Each passing day just now brings dire warnings of environmental collapse. Evidence abounds testifying that human kind is self inflicting a ‘tragedy’ upon its planetary commons. Earlier warnings by the likes of Rachel Carson have not been heeded. (4) Even the world of vinyl echoed her sentiments back in 1977 as John Martyn elegaically reminded listeners in his haunting song;

“of one world, like it or not
There’s one world believe it or not
There’s one life like it or not
To make our place in one world
To take our place in one world.”(5)

If only we had listened. Is there any solace to be had? Well maybe the existing beauty of the world Cuthbert championed thirteen hundred years ago and the return of the red kite to Great Britain after years of persecution offer the prospect of a different future.
Habitats can be nurtured and life returned to them if we try. Such hope is needed to help us see a way forward. Thomas Hardy was attuned to the unique role birds can play in sustaining that hope. At the turn of the last century, depressed, he was finding it hard to see a way forward. Then while out walking at dusk, a mistle thrush began to sing. His final verse speaks for us now.

So little cause for carollings
Of such ecstatic sound
Was written on terrestrial things
Afar or nigh around
That I could think there travelled through
His happy good night air
Some blessed hope whereof he knew
And I was unaware. (6)

Taking ones own small steps can help build on that hope and in doing so mitigate against the gloom. Reducing and compensating for our carbon footprint is one way. Subscribing to Climate Care after a trip would support tree planting worldwide. Similarly Tree Aid promotes the same. Through its efforts the food bearing baobab, dawadawe, cashew, and shea trees are being restored throughout the dry zones of Africa. (7) A subscription would help the indigenous peoples and combat climate change. A recent engrossing publication, the Hidden Life of Trees, spells out just how and why they are a such a key part of the way forward. (8)
In keeping with a constant feature of my musings, I‘ll end with another vinyl reference. To commemorate its release fifty years ago, the Beatles White album has been re-released. (9) My favourite track, George Harrisons ‘ While My Guitar Gently Weeps’ is covered in various ways. 1968 was a tumultuous year, a mood which the album captures. Fast forward to this troubled era and Georges wistful lyric of hope is even more needed.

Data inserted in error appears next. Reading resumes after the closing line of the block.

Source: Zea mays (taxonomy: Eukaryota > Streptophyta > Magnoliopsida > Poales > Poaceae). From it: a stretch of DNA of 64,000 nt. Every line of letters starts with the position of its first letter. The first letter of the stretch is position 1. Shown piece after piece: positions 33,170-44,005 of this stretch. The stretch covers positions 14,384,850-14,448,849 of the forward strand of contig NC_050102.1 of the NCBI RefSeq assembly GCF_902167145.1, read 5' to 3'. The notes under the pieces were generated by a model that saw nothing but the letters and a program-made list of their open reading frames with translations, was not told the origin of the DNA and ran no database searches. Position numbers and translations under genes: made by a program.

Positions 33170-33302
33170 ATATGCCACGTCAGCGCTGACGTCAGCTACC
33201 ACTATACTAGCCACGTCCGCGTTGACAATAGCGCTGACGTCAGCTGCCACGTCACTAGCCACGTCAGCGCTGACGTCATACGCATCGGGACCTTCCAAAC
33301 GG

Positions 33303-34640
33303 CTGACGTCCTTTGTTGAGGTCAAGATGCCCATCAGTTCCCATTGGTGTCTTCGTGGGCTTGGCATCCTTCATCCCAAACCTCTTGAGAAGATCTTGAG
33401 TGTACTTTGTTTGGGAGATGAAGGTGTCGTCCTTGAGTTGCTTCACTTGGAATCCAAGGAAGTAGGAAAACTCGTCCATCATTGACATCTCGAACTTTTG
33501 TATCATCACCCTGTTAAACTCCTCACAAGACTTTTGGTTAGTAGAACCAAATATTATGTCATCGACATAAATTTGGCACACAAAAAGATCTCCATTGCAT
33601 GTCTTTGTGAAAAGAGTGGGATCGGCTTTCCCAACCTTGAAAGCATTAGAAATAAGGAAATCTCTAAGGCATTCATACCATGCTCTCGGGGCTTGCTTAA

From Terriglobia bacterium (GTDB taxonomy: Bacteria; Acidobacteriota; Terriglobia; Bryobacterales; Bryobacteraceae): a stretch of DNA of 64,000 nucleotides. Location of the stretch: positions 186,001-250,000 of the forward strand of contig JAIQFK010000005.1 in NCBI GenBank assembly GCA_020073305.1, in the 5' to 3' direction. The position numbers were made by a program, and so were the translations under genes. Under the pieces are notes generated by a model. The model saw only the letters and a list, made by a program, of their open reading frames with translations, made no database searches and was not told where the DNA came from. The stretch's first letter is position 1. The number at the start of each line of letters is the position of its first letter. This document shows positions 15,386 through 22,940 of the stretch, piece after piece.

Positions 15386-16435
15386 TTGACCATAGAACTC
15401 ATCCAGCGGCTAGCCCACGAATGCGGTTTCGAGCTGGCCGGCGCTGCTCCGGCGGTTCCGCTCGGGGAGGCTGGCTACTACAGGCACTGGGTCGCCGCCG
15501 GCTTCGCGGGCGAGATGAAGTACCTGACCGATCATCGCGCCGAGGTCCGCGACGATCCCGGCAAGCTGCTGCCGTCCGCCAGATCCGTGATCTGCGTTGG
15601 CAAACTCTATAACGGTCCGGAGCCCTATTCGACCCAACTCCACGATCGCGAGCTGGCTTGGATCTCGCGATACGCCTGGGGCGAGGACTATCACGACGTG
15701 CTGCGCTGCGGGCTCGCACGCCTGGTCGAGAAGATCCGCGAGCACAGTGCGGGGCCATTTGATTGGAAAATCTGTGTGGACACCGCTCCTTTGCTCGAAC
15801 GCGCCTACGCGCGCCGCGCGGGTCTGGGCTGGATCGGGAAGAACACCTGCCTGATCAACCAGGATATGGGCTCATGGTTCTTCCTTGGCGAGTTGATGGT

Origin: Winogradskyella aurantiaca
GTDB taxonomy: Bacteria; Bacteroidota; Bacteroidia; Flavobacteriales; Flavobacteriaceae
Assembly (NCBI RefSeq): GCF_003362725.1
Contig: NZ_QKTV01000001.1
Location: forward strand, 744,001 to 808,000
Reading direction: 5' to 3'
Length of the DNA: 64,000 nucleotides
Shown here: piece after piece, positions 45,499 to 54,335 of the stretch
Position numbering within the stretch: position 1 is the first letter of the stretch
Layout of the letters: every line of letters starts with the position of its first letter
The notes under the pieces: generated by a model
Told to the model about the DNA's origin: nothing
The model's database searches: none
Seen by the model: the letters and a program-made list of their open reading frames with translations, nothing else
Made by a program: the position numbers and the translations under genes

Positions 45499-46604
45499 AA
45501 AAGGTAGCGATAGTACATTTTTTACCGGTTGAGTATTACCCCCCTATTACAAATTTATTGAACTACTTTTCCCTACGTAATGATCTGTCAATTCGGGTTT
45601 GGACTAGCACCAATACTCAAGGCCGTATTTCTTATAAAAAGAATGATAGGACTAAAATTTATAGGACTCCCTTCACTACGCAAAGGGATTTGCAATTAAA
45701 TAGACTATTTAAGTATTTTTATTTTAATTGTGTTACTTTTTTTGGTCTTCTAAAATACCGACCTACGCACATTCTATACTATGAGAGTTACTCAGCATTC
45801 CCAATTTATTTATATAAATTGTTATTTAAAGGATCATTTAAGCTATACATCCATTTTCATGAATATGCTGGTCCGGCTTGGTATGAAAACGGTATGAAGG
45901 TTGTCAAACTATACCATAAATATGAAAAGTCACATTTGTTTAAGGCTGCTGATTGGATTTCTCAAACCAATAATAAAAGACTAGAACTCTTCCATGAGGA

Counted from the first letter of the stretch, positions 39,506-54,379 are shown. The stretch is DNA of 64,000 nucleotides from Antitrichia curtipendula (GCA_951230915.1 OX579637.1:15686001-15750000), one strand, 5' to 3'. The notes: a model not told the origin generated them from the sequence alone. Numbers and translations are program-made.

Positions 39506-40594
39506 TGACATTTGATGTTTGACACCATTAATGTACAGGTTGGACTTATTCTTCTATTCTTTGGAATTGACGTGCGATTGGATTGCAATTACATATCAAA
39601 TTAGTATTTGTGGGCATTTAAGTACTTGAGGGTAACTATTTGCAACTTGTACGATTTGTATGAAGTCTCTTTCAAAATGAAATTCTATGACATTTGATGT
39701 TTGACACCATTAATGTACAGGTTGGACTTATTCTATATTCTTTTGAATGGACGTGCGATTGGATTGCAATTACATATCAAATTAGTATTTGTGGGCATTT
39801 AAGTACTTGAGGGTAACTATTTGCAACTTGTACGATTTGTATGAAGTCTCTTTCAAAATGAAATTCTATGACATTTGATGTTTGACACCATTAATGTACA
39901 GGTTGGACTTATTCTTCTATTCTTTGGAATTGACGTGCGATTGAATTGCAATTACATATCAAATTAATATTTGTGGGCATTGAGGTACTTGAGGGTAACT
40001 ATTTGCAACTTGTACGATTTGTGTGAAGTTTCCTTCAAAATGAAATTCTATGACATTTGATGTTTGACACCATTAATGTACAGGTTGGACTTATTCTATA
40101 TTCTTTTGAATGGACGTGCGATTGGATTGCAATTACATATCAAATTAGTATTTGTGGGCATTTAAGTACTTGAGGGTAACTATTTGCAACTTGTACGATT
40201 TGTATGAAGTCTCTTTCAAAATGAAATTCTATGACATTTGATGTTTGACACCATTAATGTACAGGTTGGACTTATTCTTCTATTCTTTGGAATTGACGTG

“I look at the world and I notice its turning
While my guitar gently weeps
With every mistake we must surely be learning.”

Then later on in the double album Lennon and McCartney offer a bit of advice as to where the answers will be found.

“Sit beside a mountain stream – see her waters rise
Listen to the pretty sound of music as she flies.
Find me in the field of grass – Mother Nature’s son.”

And should we still be in need of awareness, “waiting for this moment to arise” follow Mother Nature’s son and walk out at dusk and

listen for
“the Blackbird singing in the dead of night”

Peaceful ‘Revolutions’ have to start somewhere.

From Lines of Life. Christopher Archer. Amazon e book.
Wordsworth. William. The Prelude.
From Lines of Life. ibid
Carson. Rachel. The Silent Spring. 1962. Penguin Modern Classic.
Martyn. John. 1977. Album entitled One World.
Hardy. Thomas. from ‘The Darkling Thrush’.
Climate Care and Tree Aid. Accessible on line.
The Hidden Life of Trees. Wohlleben P. 2017. Collins
The Beatles. White Album. 1968. tracks cited are
While My Guitar Gently Weeps
Mother Nature’s Son

Leave a Reply

This site uses Akismet to reduce spam. Learn how your comment data is processed.